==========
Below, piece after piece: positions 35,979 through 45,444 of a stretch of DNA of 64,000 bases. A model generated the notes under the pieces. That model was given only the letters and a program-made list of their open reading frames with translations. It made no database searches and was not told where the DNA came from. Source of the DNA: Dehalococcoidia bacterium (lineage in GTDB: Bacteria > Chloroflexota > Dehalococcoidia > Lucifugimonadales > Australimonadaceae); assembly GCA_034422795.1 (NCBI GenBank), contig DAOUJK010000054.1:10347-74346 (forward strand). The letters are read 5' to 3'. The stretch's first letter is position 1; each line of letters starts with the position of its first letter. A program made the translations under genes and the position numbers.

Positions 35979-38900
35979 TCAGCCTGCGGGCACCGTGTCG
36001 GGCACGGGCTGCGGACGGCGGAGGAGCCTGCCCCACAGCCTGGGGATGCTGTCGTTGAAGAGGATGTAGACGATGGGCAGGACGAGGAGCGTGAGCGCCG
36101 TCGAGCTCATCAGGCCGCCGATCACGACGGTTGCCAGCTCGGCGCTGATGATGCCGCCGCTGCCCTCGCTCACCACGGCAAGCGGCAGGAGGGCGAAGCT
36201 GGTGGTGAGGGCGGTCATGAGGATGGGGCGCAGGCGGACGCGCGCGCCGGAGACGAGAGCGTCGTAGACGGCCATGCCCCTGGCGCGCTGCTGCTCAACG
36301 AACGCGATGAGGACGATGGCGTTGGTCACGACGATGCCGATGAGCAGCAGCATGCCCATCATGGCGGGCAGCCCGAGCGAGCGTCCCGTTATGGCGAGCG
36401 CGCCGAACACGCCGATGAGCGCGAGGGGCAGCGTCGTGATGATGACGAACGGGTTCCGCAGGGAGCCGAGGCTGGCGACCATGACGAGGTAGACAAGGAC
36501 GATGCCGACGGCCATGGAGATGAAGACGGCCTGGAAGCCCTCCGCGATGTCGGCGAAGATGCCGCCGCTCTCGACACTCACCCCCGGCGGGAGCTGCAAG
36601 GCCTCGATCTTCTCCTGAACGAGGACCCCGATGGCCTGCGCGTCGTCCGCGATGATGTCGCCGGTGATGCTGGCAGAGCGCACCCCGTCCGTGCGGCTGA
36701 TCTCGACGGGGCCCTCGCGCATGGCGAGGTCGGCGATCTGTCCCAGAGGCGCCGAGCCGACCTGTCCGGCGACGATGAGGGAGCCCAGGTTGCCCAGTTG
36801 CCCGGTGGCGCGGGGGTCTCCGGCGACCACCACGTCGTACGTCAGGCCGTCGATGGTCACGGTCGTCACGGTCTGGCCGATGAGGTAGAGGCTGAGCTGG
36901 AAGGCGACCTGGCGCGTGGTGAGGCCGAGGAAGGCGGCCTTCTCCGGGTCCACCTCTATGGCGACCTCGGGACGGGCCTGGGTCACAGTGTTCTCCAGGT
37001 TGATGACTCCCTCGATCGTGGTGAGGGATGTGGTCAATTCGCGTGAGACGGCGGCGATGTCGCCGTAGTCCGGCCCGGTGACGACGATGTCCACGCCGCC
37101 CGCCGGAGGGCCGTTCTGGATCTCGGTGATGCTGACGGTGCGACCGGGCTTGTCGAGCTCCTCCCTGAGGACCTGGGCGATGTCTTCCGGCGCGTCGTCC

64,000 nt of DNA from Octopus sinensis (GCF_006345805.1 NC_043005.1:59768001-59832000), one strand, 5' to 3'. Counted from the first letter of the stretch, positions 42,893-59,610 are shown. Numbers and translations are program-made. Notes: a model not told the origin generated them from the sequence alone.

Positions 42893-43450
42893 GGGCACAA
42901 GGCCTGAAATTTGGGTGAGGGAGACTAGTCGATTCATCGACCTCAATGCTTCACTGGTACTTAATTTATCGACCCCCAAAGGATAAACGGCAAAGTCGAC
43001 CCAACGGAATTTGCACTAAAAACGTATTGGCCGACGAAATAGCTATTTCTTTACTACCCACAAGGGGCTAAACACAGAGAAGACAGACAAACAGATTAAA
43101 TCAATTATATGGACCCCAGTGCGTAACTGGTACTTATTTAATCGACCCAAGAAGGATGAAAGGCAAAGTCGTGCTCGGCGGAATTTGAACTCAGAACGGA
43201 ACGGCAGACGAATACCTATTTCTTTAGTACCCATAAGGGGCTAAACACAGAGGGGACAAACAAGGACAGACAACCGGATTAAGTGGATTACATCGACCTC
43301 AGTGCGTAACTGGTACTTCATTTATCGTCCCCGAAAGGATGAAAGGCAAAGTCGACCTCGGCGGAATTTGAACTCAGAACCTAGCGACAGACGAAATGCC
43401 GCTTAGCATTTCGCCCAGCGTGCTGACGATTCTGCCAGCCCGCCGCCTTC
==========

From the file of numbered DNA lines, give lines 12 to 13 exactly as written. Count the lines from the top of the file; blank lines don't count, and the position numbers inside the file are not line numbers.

36801 CCCGGTGGCGCGGGGGTCTCCGGCGACCACCACGTCGTACGTCAGGCCGTCGATGGTCACGGTCGTCACGGTCTGGCCGATGAGGTAGAGGCTGAGCTGG
36901 AAGGCGACCTGGCGCGTGGTGAGGCCGAGGAAGGCGGCCTTCTCCGGGTCCACCTCTATGGCGACCTCGGGACGGGCCTGGGTCACAGTGTTCTCCAGGT